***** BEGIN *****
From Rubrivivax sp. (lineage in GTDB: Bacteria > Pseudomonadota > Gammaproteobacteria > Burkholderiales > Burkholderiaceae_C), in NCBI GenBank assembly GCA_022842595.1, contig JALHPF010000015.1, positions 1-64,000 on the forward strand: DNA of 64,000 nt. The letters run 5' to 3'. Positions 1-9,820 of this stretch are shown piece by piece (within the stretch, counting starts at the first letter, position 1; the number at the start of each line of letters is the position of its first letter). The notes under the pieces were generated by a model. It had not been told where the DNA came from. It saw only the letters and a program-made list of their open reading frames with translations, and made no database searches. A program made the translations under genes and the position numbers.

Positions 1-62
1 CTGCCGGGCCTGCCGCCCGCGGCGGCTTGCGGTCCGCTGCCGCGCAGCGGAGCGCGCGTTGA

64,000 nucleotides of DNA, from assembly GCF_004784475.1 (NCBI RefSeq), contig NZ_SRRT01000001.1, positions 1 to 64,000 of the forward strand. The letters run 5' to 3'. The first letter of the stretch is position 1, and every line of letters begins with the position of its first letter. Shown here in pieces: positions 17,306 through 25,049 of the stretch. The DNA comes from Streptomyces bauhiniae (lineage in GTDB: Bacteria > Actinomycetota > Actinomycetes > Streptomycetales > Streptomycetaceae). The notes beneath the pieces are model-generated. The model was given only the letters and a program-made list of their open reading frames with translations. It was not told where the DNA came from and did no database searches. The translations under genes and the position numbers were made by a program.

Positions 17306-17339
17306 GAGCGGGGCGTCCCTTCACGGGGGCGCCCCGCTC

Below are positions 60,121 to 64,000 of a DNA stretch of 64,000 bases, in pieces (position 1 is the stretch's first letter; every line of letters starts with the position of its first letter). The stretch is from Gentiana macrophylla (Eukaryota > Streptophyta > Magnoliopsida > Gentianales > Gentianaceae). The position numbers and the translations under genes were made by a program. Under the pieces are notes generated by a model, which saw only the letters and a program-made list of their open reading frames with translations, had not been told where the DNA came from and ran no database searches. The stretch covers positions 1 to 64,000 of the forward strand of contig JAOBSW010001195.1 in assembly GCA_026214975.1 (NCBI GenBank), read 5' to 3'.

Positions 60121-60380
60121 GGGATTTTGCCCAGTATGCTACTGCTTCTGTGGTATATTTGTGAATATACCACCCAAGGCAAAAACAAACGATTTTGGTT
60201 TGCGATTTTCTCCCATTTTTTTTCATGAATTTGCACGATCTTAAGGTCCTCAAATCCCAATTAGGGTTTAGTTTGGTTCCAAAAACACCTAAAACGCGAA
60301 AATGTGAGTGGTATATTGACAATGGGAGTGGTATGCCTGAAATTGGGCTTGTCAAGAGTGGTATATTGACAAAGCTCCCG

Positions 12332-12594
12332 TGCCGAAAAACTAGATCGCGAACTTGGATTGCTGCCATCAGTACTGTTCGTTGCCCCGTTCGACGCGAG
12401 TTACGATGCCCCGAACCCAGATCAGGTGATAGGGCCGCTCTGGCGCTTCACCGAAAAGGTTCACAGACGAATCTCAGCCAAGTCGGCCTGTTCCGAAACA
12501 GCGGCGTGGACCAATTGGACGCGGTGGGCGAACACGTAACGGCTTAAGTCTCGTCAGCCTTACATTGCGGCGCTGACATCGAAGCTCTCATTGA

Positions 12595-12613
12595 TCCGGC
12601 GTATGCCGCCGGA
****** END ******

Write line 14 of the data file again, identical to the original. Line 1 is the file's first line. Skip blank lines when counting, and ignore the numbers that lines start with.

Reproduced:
12401 TTACGATGCCCCGAACCCAGATCAGGTGATAGGGCCGCTCTGGCGCTTCACCGAAAAGGTTCACAGACGAATCTCAGCCAAGTCGGCCTGTTCCGAAACA